Wben tbe case came on for bearing, tbe defendants, througb tbeir counsel, who bad entered special appearance, moved to dismiss tbe action, upon tbe ground that tbe court bad “no jurisdiction of tbe persons of tbe defendants, for want of proper service of tbe process.” Motion sustained, and tbe plaintiff appealed.

F. 8. Spruill, W. 0. Howard and J". B. Gasleill for plaintiff.

W. Stamps Iloiuard and G. M. T. Fountain for defendants.

Hoke, J.,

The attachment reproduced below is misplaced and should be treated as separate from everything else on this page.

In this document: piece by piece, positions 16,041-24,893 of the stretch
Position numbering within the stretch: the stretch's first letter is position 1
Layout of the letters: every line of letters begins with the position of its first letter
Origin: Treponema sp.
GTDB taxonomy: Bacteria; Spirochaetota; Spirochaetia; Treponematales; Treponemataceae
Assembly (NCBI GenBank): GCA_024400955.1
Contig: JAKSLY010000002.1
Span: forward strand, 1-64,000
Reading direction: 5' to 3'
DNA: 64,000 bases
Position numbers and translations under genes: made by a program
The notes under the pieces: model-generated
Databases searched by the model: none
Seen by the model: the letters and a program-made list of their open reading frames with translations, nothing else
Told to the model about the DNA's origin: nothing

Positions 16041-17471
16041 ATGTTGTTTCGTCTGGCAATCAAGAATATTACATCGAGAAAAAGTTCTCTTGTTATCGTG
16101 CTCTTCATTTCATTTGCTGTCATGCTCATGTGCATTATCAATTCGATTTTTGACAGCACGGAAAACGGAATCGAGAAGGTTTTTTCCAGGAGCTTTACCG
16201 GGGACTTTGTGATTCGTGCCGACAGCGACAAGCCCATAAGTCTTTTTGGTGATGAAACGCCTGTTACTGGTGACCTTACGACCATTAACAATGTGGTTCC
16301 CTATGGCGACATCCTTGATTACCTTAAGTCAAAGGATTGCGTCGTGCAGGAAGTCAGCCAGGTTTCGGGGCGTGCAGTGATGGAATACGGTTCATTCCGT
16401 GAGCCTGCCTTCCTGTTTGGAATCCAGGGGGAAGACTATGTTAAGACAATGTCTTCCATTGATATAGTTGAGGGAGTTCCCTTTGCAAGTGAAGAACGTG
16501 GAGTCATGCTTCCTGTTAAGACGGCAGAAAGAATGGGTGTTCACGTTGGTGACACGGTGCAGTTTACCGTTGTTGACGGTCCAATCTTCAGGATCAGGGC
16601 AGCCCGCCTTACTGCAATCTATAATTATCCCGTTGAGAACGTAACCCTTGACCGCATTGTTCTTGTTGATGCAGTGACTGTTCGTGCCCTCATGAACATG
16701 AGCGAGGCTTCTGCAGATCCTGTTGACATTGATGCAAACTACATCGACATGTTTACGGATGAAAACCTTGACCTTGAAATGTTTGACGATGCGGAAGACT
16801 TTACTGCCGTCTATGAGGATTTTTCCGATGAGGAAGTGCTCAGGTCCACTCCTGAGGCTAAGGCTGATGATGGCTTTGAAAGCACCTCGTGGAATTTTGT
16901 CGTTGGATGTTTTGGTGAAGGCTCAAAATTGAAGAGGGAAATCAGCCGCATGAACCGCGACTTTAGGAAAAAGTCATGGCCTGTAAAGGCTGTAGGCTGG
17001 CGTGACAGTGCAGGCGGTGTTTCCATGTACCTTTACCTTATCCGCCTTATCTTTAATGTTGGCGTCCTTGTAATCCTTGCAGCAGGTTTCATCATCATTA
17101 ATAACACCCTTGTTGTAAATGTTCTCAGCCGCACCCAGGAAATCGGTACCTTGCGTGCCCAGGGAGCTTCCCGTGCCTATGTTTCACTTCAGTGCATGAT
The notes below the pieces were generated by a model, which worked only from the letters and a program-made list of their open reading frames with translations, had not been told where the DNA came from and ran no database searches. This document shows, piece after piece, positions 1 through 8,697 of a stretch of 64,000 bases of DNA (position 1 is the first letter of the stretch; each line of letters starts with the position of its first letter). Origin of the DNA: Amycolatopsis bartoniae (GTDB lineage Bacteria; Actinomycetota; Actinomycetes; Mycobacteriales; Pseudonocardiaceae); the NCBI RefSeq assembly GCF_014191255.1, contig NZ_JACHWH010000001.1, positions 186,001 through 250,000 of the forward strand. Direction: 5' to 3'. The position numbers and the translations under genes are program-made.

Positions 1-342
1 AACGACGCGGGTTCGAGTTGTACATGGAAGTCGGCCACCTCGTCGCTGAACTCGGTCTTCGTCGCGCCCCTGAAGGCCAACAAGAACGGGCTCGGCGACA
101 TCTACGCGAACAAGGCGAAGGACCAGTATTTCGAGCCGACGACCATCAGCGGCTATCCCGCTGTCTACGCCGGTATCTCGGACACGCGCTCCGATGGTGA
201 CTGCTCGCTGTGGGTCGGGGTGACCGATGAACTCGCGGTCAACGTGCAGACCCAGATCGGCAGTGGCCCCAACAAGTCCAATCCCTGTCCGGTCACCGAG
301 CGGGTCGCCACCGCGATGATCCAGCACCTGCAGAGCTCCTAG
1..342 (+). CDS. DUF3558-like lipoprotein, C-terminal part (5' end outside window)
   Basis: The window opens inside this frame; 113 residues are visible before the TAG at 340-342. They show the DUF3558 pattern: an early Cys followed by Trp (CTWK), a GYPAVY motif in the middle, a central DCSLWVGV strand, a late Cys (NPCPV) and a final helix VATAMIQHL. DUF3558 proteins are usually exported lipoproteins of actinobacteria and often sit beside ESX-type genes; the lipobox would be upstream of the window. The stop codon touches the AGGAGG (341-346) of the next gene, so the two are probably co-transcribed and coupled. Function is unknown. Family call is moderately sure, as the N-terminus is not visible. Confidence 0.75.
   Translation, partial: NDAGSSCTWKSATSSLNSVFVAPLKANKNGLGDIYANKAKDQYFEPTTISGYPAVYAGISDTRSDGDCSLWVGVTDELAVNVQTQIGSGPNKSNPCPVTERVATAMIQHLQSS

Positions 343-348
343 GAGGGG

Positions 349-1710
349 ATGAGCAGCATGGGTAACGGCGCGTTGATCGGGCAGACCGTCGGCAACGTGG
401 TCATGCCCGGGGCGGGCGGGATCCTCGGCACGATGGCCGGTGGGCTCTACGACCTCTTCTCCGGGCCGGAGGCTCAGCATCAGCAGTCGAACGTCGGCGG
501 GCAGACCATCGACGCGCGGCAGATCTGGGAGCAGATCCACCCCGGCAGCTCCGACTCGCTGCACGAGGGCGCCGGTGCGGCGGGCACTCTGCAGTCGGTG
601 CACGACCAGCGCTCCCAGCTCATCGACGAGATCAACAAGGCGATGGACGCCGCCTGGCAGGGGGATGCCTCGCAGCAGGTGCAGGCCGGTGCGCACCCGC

after stating tbe case: Tbe principal question presented in tbis appeal, on tbe right of plaintiff to proceed' as a matter of jurisdiction in tbe court, has been resolved against tbe defendants’ position in several decisions of tbis Court, notably tbe case of Bernhardt v. Brown, 118 N. C., 701 et seq. In that well-considered opinion tbe present Chief Justice points out tbe different methods by wbicb a court may acquire jurisdiction of a cause and of parties litigant, and, among other rulings, bolds as follows: “1. There are three modes for tbe ‘due service of process’ — (a) by actual service, or, in lieu thereof, acceptance or waiver by appearance; (b) by publication, in cases where it is authorized by law, in proceedings in rem, in wbicb case tbe court already has jurisdiction of tbe res, as to enforce some lien on or a partition of property in its control; (c) by publication of tbe summons, in cases authorized by law, in proceedings quasi in rem, in wbicb cases tbe court acquires jurisdiction by attaching property of *213a nonresident, absconding debtor, etc. A judgment obtained under process served by tbe two last-named methods has no personal efficiency, but acts only on the property. 2. A proceeding to enforce a mechanic’s lien being in rem, the service of summons by publication is authorized by section 218 (4) of The Oode, if defendant cannot after due diligence be found in the State, whether he is a nonresident or a resident. 3. In an action to enforce a mechanic’s lien and in all other proceedings in rem it is not necessary, as in proceedings quasi in rem, to acquire jurisdiction by actual seizure or attachment of the property, the mere bringing of the suit in which the claim is sought to be enforced being equivalent to seizure.” And, in Graham v. O’Bryan, 120 N. C., 463, the same Judge, for the Court, said: “A service by publication on a nonresident, in an action affecting property, is valid without attachment.” And again, in Long v. Insurance Co., 114 N. C., 465, and in other cases, it has been held that, while personal service of process in another State on a nonresident defendant is in lieu of service by publication and only available in cases where such service would be sufficient, yet, when the statute so provides and its terms are complied with, both methods are valid as to actions substantially in rem or quasi in rem, and where the relief sought is restricted to an application of the property seized by process in the cause or to a judgment affecting the title to property or some interest therein or lien thereon which had its situs within the limits of the court’s jurisdiction.